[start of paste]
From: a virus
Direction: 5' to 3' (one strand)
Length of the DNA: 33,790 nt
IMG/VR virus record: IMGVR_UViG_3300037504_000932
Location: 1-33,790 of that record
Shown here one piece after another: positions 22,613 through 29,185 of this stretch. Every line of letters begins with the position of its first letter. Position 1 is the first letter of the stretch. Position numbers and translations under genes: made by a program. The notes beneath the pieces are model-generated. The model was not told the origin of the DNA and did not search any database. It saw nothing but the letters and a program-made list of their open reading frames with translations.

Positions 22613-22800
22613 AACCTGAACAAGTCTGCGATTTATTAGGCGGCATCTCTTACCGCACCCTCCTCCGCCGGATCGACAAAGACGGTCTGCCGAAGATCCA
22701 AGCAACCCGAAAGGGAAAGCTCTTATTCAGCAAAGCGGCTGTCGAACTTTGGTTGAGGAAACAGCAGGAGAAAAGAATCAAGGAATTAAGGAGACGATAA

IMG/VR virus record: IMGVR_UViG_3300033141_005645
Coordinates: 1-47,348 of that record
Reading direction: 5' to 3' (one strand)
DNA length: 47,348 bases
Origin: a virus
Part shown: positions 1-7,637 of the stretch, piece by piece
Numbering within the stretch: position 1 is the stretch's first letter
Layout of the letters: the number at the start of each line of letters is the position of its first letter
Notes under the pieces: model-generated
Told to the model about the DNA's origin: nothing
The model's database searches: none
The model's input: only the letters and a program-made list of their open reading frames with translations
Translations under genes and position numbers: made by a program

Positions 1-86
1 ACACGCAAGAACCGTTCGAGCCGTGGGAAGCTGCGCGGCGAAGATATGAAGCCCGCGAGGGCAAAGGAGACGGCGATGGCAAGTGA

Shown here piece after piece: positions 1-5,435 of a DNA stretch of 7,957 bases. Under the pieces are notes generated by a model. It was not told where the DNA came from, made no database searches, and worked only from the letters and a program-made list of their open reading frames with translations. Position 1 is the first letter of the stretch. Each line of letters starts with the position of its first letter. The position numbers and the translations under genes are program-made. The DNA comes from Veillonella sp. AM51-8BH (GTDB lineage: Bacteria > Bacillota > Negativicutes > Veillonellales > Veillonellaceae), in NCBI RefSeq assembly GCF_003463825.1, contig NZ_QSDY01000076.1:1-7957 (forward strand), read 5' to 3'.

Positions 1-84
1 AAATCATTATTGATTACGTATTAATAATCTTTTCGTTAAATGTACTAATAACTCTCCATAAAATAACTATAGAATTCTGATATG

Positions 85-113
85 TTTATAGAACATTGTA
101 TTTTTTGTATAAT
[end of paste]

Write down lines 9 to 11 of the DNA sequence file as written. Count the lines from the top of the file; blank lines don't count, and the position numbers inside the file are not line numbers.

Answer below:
22701 AGCAACCCGAAAGGGAAAGCTCTTATTCAGCAAAGCGGCTGTCGAACTTTGGTTGAGGAAACAGCAGGAGAAAAGAATCAAGGAATTAAGGAGACGATAA

IMG/VR virus record: IMGVR_UViG_3300033141_005645
Coordinates: 1-47,348 of that record